In the figure below, $\vert f'_1(x)\vert>\vert f'_2(x)\vert$, therefore for the problem of solving $f(x)=0$, $f_1(x)$ is better conditioned than $f_2(x)$, but for the problem of evaluating $y=f(x)$, $f_1(x)$ is more ill-conditioned than $f_2(x)$.

Conditioned.png

Example: Consider the function

\begin{displaymath}
y=f(x)=\frac{x}{1-x},\;\;\;\;\;\;f'(x)=\frac{1}{(1-x)^2}
\end{displaymath}


\begin{displaymath}
y=x^5
\end{displaymath}

NMexample1.png


\begin{displaymath}
\begin{tabular}{c\vert\vert c\vert c\vert c\vert c} \hline
...
...=f(x) & -0.4975 & -0.4949 & 49.0 & 99.0  \hline
\end{tabular}\end{displaymath}

We see the function is well-conditioned at $x=-0.99$ but ill-conditioned at $x=0.99$.

Systems with Multiple input and output variables

The results above can be generalized to a system of multiple inputs ${\bf x}=[x_1,\cdots,x_N]^T$ and multiple outputs ${\bf y}=[y_1,\cdots,y_M]^T$ represented by a function ${\bf y}={\bf f}({\bf x})$. A change $\delta{\bf x}$ in the input will cause certain change in the output:

\begin{displaymath}
\delta{\bf y}={\bf f}({\bf x}+\delta{\bf x})-{\bf f}({\bf x})
\end{displaymath}

When $\delta{\bf x}$ is small, the output can be approximated by the first two terms of its Taylor series expansion:

\begin{displaymath}
{\bf f}({\bf x}+\delta{\bf x})\approx{\bf f}({\bf x})+{\bf J}_f({\bf x})
\delta{\bf x}
\end{displaymath}

and we get

\begin{displaymath}
\vert\vert\delta{\bf y}\vert\vert=\vert\vert{\bf f}({\bf x}+...
...a{\bf x}\vert\vert=\hat\kappa\vert\vert\delta{\bf x}\vert\vert
\end{displaymath}

where $\hat\kappa$ is the absolute condition number defined as:

\begin{displaymath}
\hat\kappa=\frac{\vert\vert\delta{\bf y}\vert\vert}{\vert\ve...
...elta{\bf x}\vert\vert}
=\vert\vert{\bf J}_f({\bf x})\vert\vert
\end{displaymath}

Dividing both sides of the equation above by $\vert\vert{\bf y}\vert\vert=\vert\vert{\bf f}({\bf x})\vert\vert$ we get

\begin{displaymath}
\frac{\vert\vert\delta{\bf y}\vert\vert}{\vert\vert{\bf y}\v...
...vert\vert\delta{\bf x}\vert\vert}{\vert\vert{\bf x}\vert\vert}
\end{displaymath}

where $\kappa$ is the relative condition number defined as:

\begin{displaymath}
\kappa=
\frac{\vert\vert\delta{\bf y}\vert\vert/\vert\vert{\...
...rt\vert{\bf f}({\bf x})\vert\vert/\vert\vert{\bf x}\vert\vert}
\end{displaymath}

In particular, consider a linear system of $N$ inputs ${\bf x}=[x_1,\cdots,x_N]^T$ and $M$ outputs ${\bf y}=[y_1,\cdots,y_M]^T$ described by

\begin{displaymath}
{\bf y} = {\bf f}({\bf x})={\bf A}_{M\times N} {\bf x}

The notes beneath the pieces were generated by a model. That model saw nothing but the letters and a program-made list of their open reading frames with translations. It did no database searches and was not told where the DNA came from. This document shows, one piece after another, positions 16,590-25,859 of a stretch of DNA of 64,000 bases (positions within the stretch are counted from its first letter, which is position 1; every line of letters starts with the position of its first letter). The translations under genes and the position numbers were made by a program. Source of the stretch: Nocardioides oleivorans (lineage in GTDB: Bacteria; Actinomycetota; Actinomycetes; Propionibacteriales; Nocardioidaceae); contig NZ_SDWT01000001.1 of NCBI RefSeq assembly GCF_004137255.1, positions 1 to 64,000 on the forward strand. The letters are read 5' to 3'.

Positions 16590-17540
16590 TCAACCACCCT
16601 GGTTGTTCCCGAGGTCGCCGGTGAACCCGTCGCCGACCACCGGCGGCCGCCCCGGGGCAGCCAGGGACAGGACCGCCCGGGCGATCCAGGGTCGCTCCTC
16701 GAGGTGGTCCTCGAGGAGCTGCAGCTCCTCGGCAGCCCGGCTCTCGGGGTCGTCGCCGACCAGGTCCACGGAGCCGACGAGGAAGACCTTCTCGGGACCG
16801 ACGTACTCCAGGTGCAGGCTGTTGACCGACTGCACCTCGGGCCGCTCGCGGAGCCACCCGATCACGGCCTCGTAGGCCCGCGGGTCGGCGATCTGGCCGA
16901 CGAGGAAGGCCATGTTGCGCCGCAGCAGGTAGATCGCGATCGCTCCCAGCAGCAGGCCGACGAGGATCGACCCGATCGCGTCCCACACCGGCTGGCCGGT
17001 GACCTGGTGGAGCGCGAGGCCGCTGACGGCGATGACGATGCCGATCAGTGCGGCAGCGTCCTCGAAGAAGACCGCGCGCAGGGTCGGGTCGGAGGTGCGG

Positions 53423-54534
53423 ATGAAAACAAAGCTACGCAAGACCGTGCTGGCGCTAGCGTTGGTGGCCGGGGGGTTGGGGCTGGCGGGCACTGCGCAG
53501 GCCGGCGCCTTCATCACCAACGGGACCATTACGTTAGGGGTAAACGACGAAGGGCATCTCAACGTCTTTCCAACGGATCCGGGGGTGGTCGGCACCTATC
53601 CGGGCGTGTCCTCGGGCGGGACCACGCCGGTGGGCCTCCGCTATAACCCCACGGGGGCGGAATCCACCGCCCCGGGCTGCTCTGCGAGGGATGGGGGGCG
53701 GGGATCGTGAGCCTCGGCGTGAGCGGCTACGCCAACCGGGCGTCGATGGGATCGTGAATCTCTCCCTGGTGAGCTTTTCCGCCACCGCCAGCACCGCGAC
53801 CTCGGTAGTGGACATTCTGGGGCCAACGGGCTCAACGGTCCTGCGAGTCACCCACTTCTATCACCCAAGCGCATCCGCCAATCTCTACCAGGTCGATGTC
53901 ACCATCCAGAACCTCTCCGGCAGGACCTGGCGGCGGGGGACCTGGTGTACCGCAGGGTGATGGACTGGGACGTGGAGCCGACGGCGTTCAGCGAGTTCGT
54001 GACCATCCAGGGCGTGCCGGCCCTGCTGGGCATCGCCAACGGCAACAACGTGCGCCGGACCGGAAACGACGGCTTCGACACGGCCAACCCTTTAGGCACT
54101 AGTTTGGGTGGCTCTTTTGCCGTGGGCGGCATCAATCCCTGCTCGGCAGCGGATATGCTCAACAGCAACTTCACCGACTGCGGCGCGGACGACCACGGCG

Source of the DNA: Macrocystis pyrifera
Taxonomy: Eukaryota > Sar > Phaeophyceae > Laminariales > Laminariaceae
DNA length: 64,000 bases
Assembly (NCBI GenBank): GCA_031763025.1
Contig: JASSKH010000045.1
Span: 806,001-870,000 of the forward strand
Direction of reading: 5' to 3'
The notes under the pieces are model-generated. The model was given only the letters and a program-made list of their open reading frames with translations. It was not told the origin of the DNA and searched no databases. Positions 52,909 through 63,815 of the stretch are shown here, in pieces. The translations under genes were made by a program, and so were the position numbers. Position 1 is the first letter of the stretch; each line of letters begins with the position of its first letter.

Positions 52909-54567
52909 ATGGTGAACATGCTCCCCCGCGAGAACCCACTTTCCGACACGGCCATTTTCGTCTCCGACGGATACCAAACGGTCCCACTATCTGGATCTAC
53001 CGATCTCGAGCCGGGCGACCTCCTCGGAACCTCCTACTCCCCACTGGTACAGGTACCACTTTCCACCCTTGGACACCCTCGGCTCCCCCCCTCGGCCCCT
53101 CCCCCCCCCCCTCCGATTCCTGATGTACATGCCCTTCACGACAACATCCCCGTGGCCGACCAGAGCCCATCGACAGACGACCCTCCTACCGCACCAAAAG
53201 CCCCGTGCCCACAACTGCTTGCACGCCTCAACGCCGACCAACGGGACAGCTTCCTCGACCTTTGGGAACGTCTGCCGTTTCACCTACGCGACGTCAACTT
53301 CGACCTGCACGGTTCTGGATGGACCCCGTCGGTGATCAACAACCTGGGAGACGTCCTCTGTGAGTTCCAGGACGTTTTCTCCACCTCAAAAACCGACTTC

\end{displaymath}

We see that for both evaluation and equation solving problems, we have $\kappa=\vert\vert{\bf A}\vert\vert\;\vert\vert{\bf A}^{-1}\vert\vert$. If the singular values of ${\bf A}$ are $\{\sigma_1\ge\cdots\ge\sigma_n\}$, the singular values of ${\bf A}^{-1}$ are $\{1/\sigma_n\ge\cdots\ge 1/\sigma_1\}$, and their norms can be written in terms of their greatest and smallest eigenvalues, respectively: $\vert\vert{\bf A}\vert\vert=\sigma_{max}=\sigma_1$ and $\vert\vert{\bf A}^{-1}\vert\vert=1/\sigma_{min}=1/\sigma_n$. Now we have

\begin{displaymath}
\kappa({\bf A})=\vert\vert{\bf A}\vert\vert\;\vert\vert{\bf A}^{-1}\vert\vert=\frac{\sigma_{max}}{\sigma_{min}}
\end{displaymath}

We see that the condition number of ${\bf A}$ is large if its $\sigma_{max}$ and $\sigma_{min}$ are far apart, but it is small if otherwise.

In fact, $\kappa({\bf A})$ is a measurement of how close ${\bf A}$ is to singularity. When ${\bf A}$ is singular, one or more of its singular values are zero, i.e., $\sigma_{min}=0$, then $\kappa({\bf A})=\infty$.

In Matlab, function cond(A,p) generates the condition number of matrix A based on its p-norm. When $p=2$, this is the ratio between the greatest and smallest singular values. The following will give the same result:

where n is the dimension of A.

Let us now consider the worst case scenarios for both evaluating the matrix-vector product ${\bf y}={\bf A}{\bf x}$ and solving the linear equation system ${\bf x}={\bf A}{\bf y}$. (In both cases, given ${\bf x}$ as the input, we find ${\bf y}$ as the output.) To do so, we first carry out the SVD decomposition of ${\bf A}$ to get ${\bf A}={\bf U}{\bf\Sigma}{\bf V}^*$ with the singular values in ${\bf\Sigma}$ sorted in descending order: $\sigma_1\ge\cdots\ge\sigma_n$. The inverse of ${\bf A}$ can also be SVD decomposed: ${\bf A}^{-1}={\bf V}{\bf\Sigma}^{-1}{\bf U}^*$.

Example 1: Consider solving the linear system ${\bf A}{\bf x}={\bf b}$ with

\begin{displaymath}
{\bf A}=\frac{1}{2}\left[\begin{array}{rr}3.0 & 2.0 1.0 & ...
...eft[\begin{array}{rr}0.8 & -0.4 -0.2 & 0.6\end{array}\right]
\end{displaymath}